One of the primary inspirations for the Gambling Act of 2005 was the increasing popularity of online gaming amongst Brits; hence, it makes sense that online gaming is fully legislated by that very Act. As such, all online sites – casino, poker and sports alike – must have official licencing & certification from the UK Gambling Commission.[8]

Sports Betting

Possibly the oldest form of betting in the UK, British gamblers – and those who consider themselves non-gamblers – love sports betting. As covered in the history above, sports betting was once done legally at betting shops, banned in the 1850s, and gradually reintroduced in the 1960s. Today, it is covered by the Gambling Act 2005, with bets placed through licenced websites and offline bookmakers.

Casino Gambling

Licensing laws for casinos were far stricter in the UK before the Gaming Act of 1968 (now superseded by the 2005 Act). Before 1968, a casino could have no more than 10 machines on its premises, and had to treat patrons as members, including charging a membership fee. But the 1968 Act softened these requirements somewhat, and now, thanks to the 2005 Act, even Vegas-style “super casinos” are in the works .[9]


Bingo halls in Britain have been around since the end of World War II – originally serving as a source of community, morale, and camaraderie at a time when many Brits needed it most. Once considered the local senior population’s game of choice, and now popular amongst Brits of all ages, Bingo was first legalised by the Betting and Gaming Act 1960.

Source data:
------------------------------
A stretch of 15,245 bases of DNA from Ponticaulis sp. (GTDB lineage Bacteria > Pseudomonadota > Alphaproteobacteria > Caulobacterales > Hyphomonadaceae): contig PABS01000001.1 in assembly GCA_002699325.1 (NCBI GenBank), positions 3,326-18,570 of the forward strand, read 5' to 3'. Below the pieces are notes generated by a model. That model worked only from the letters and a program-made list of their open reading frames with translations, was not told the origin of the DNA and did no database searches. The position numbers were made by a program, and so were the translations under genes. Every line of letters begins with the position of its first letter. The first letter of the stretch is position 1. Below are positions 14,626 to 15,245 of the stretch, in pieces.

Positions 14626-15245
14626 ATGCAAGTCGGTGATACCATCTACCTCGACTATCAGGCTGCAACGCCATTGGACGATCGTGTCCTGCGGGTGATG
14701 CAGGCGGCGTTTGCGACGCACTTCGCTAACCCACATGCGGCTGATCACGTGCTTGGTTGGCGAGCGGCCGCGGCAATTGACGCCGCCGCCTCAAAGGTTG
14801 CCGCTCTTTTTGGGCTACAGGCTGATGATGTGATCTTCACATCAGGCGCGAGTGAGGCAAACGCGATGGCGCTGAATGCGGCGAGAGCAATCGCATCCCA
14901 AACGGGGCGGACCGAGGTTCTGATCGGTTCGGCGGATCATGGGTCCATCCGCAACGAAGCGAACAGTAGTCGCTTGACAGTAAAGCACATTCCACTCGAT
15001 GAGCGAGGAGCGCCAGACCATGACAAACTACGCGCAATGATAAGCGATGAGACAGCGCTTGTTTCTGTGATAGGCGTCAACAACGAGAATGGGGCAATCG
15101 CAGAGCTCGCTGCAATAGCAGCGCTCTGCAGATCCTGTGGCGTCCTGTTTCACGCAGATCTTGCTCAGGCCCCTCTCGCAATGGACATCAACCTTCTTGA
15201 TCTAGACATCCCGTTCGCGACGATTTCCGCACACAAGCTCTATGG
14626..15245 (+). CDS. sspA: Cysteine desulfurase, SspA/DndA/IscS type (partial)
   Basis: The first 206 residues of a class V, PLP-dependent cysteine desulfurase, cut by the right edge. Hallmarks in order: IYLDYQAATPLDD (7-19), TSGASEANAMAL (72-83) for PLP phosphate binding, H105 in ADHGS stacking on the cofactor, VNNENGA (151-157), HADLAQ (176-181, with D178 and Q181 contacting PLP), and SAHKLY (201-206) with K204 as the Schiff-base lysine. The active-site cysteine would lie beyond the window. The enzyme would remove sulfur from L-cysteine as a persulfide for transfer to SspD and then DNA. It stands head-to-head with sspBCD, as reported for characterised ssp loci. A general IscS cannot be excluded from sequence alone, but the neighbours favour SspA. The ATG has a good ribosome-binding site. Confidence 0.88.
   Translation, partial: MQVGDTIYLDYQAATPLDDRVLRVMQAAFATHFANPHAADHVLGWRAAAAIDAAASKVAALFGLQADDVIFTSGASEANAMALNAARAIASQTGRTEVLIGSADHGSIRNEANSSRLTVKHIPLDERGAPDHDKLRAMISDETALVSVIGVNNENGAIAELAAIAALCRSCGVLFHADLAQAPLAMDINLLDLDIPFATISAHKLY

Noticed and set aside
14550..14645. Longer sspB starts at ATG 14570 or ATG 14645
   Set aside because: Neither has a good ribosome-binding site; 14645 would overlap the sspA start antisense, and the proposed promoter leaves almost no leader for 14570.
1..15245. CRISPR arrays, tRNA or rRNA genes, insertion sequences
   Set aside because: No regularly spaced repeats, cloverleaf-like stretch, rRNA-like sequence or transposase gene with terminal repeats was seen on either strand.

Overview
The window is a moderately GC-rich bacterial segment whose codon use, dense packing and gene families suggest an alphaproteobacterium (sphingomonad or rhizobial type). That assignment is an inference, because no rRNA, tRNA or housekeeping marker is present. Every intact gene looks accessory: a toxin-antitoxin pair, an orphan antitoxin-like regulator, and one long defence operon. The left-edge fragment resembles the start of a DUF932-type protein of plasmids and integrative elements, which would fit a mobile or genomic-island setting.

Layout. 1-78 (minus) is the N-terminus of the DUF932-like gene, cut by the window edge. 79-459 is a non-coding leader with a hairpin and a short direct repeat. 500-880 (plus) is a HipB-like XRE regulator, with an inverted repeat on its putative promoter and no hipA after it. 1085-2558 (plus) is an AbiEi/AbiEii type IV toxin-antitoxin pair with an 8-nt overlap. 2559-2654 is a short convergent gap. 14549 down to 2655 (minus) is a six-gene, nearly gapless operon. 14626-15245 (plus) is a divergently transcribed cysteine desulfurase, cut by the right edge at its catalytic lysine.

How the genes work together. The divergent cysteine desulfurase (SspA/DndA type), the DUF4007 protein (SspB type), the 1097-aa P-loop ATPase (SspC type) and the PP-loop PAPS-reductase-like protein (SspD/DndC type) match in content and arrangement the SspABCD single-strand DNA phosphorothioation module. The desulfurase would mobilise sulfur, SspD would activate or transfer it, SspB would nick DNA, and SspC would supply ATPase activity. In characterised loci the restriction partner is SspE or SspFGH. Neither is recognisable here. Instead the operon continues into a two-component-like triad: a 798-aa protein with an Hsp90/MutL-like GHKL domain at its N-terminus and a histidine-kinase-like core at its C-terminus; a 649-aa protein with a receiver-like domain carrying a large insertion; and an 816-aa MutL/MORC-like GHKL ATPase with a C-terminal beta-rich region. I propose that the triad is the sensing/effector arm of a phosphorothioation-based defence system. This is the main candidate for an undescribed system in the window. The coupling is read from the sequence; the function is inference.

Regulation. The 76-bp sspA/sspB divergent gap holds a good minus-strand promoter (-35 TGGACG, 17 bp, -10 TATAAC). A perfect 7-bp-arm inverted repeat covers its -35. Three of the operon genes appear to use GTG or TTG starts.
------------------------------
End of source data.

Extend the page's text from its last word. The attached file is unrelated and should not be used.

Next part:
Today, Britain’s bingo culture is increasingly moving from the bingo halls to online bingo sites, not by legal necessity or persuasion (the 2005 Act covers bingo as well) – it’s just that’s how millennials prefer to play.

What about the tax**?

Taxation is a complicated matter, and a recognized expert should always be consulted as we’re certainly not qualified as either lawyers or accountants.

The best we can offer, as such, is our understanding, which to-date is that Brits are not expected to share their gambling winnings with anyone, even the UK government – as financial returns on gambling are treated as winnings (including multi-million pound jackpots from the UK National Lottery[10]).

While winnings used to be taxed, in 2001 the taxation was abolished, in the national budget of then Chancellor Gordon Brown. In lieu, bookmakers were to be taxed 15% of their gross profits,[11] though this point of consumption (POC) tax only went into effect with the passing of the Gambling (Licensing & Advertising) Act 2014[12].

Our assessment

With the Gambling Act 2005 and Gambling Commission to back it up, it seems to be that online gambling is an acceptable pastime for Brits to engage in. However, when doing so, you do so at your own risk. Make sure to keep abreast of possible changes to the law – including taxation – and only gamble at sites covered by UK legislation.

*This article should not be considered legal advice. Local legislation, restrictions and enforcement are subject to change. In addition, we have no responsibility to update this page for events or circumstances occurring after the date of its initial publication.


** This article should not be considered as tax advice. Tax is applied and calculated personally, is subject to change, and may be interpreted retroactively. Any information provided herein, is for general knowledge only and may not be relied on. We urge you to seek advice from a tax professional.